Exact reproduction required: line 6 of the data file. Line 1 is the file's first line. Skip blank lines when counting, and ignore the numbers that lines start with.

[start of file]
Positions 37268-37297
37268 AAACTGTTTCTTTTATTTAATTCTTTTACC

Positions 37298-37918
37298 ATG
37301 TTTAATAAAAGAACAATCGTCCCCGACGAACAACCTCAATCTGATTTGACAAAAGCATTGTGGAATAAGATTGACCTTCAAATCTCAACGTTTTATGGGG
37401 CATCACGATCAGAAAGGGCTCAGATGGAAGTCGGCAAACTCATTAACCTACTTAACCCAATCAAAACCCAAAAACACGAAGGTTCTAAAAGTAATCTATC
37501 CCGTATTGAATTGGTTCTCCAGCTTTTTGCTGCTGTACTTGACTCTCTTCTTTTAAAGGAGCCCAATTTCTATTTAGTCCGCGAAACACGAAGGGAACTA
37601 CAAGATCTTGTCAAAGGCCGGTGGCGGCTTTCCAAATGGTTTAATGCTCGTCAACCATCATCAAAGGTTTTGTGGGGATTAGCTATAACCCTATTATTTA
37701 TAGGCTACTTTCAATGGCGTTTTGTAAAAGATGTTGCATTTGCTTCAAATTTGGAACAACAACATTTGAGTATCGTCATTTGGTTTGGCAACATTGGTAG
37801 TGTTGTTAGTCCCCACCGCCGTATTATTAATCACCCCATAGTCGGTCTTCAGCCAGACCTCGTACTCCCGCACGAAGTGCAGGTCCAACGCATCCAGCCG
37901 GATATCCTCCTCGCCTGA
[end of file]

37401 CATCACGATCAGAAAGGGCTCAGATGGAAGTCGGCAAACTCATTAACCTACTTAACCCAATCAAAACCCAAAAACACGAAGGTTCTAAAAGTAATCTATC